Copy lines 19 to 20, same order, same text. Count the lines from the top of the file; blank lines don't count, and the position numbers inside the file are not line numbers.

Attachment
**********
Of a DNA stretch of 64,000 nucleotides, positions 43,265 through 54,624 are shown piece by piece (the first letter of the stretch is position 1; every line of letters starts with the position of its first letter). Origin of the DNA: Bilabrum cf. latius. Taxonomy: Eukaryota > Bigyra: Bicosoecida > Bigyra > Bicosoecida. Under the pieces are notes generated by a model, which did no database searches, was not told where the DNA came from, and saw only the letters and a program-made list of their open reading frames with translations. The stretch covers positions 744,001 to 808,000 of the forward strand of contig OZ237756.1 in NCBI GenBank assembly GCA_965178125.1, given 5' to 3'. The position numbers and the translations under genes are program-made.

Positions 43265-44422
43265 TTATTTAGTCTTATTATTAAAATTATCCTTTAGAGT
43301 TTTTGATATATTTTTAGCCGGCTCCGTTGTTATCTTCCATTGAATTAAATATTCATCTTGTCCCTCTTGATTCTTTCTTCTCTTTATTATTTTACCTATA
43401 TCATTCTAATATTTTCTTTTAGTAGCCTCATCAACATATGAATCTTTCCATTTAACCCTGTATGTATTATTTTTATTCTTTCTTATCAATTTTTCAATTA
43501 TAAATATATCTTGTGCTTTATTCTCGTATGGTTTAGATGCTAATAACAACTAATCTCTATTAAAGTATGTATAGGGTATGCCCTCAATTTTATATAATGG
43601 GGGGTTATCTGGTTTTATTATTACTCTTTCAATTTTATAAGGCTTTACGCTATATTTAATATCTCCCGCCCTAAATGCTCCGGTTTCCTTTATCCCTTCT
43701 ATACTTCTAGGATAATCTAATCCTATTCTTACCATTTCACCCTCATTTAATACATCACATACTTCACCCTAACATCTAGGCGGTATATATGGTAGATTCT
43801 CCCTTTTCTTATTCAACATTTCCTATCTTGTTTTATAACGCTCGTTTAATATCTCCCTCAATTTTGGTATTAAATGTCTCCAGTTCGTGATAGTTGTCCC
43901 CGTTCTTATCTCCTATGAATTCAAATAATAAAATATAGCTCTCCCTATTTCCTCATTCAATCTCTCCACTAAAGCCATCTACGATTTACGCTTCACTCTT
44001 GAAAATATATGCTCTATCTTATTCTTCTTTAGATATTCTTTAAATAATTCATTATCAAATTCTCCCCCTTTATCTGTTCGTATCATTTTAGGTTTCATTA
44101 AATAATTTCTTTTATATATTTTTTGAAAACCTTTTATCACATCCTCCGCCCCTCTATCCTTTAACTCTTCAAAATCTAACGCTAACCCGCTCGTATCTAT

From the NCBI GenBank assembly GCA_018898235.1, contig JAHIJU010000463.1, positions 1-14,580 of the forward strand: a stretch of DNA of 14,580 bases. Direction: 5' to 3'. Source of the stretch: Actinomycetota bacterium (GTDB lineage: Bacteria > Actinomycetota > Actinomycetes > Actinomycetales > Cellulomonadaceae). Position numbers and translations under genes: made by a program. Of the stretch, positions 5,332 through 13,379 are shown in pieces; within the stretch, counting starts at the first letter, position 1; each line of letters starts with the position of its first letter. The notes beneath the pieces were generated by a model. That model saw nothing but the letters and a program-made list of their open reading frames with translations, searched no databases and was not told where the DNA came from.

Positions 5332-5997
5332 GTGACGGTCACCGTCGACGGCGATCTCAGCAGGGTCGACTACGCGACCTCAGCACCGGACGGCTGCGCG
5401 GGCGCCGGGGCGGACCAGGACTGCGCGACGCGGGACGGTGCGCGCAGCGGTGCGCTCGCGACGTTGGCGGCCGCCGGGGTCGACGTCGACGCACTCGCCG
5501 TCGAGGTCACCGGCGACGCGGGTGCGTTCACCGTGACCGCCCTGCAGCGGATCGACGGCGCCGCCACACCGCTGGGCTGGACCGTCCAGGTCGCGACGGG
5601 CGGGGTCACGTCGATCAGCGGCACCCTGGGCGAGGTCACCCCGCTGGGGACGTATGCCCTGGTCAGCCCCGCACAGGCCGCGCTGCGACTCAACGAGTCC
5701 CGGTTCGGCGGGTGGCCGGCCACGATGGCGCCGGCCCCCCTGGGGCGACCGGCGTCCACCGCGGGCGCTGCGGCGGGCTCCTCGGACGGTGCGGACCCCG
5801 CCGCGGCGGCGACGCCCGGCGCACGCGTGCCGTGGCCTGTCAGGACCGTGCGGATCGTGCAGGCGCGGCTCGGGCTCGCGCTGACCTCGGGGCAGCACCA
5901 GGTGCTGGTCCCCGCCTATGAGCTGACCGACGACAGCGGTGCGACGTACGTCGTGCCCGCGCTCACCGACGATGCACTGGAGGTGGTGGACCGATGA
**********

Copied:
5701 CGGTTCGGCGGGTGGCCGGCCACGATGGCGCCGGCCCCCCTGGGGCGACCGGCGTCCACCGCGGGCGCTGCGGCGGGCTCCTCGGACGGTGCGGACCCCG
5801 CCGCGGCGGCGACGCCCGGCGCACGCGTGCCGTGGCCTGTCAGGACCGTGCGGATCGTGCAGGCGCGGCTCGGGCTCGCGCTGACCTCGGGGCAGCACCA